The hands are one of the most common ways infections are transmitted. Your hands come into contact with myriad surfaces teeming with bacteria, viruses, and other microorganisms throughout the day. When you touch your face, consume food, or engage in physical contact with others, there’s a risk of transmitting these germs into your body.
Hand washing acts as a barrier to this transmission. Washing your hands with soap and water eliminates a significant number of harmful pathogens. By reducing the prevalence of these pathogens, the immune system can allocate its resources more effectively, focusing on maintaining overall health rather than battling preventable infections.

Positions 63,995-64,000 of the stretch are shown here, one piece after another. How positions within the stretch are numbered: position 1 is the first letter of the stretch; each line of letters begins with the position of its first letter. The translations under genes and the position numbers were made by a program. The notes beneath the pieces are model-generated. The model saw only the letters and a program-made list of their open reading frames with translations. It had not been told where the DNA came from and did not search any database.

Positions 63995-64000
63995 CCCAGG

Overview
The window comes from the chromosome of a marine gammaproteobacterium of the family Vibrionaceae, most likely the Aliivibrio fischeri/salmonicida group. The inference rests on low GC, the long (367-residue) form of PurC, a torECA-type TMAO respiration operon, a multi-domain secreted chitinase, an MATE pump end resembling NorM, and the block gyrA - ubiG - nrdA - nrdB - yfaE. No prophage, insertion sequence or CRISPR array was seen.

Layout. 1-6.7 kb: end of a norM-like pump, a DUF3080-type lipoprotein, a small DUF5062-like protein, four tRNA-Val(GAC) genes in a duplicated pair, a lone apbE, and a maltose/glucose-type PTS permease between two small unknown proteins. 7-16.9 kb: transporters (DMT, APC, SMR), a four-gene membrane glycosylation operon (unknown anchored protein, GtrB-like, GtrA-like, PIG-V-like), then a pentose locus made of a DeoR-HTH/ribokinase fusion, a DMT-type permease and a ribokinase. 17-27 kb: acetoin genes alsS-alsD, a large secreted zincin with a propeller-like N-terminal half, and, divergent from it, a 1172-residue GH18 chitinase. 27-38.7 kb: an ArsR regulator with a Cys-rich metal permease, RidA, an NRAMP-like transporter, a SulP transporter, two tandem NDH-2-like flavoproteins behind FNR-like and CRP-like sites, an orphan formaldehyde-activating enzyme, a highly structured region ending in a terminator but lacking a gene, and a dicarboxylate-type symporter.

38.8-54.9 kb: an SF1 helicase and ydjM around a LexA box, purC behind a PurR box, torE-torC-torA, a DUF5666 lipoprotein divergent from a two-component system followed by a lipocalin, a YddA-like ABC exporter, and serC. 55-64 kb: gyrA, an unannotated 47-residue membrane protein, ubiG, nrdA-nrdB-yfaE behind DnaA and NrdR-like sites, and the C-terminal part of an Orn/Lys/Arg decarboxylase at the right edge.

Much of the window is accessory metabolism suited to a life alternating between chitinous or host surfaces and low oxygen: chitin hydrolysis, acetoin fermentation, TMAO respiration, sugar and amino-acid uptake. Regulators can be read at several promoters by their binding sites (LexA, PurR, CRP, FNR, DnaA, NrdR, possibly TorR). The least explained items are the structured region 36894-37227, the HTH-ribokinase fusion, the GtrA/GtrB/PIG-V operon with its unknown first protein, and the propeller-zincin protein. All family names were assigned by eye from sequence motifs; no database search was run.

And the practice of hand washing has repercussions beyond your personal health; it’s important for the health of the community at large. Consistent hand hygiene can control the spread of infectious agents from person to person, protecting those with potentially compromised immune systems or susceptibility to infections.
The CDC recommends washing your hands throughout the day, before, after, and during food preparation, before and after eating, after going to the bathroom, prior to coughing, sneezing, or blowing your nose, and after coming into contact with garbage. Be sure to scrub for no less than 20 seconds, and don’t miss between the fingers, the backs of the hands, and under the nails. If you don’t have access to soap and water, you can use a hand sanitizer with a minimum of 60% alcohol.